Nokia reported a stronger-than-expected third-quarter operating profit on Thursday on higher demand for 5G gear, but warned the global shortage of semiconductors would hit its supply chain.
Shares of the Finland-based company were up 5 percent as investors lauded its efforts to get back on track following product missteps last year by riding on 5G demand and taking market share away from rivals, particularly in China.
Any problem in supplying to customers on time might dent those ambitions.
“At the moment, we are limited by semiconductor availability, that will affect Q4 and it’s quite possible that this challenge will get bigger before it starts getting better,” Chief Executive Officer Pekka Lundmark said in an interview.
Global producers of goods from televisions to cars have faced a host of supply chain issues ranging from a shortage of vital components, manpower, logistics snarls, and delays at plants because of power cuts in China.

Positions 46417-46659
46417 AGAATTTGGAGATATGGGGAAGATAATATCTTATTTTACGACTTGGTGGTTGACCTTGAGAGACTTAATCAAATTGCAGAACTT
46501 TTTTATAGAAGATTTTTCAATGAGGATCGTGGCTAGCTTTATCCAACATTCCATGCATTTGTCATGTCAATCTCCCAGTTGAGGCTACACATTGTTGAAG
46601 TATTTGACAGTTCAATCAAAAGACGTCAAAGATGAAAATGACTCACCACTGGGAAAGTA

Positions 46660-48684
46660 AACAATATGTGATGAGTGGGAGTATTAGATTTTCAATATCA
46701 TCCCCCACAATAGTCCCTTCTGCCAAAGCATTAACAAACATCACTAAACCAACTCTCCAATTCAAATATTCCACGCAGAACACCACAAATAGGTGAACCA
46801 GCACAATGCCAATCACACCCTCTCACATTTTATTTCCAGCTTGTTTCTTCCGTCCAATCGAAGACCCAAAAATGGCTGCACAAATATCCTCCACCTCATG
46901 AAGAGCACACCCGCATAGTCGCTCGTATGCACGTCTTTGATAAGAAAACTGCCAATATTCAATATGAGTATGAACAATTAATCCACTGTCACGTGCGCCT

Rival Ericsson last week also warned of supply chain issues.
“We are working every single day with the suppliers on all levels of the organisation and I have also been personally involved in these discussions,” Lundmark said.
Nokia’s quarterly net sales rose 2 percent to 5.4 billion euros ($6.27 billion) from 5.3 billion a year ago, in line with analysts’ expectations.
The company expects comparable operating profit margin to be towards the upper end of the target range of 10 percent to 12 percent
Comparable operating profit during July-September surged to 633 million euros from 486 million last year, beating the 488 million euros forecast by 11 analysts polled by Refinitiv.
While its mainstay mobile network business suffered from lost business in the United States, network infrastructure grew 6 percent in constant currency and cloud and network services rose 12 percent.
“The 5G market is still growing and we expect that it will still take a couple of years before it reaches its peak,” Lundmark said
In July, Nokia won its first 5G radio contract in China, while rival Ericsson lost market share after Sweden last year decided to ban Chinese vendors from their 5G networks.
Lundmark said revenue from China has started to flow in but the available market there for non-Chinese vendors was limited.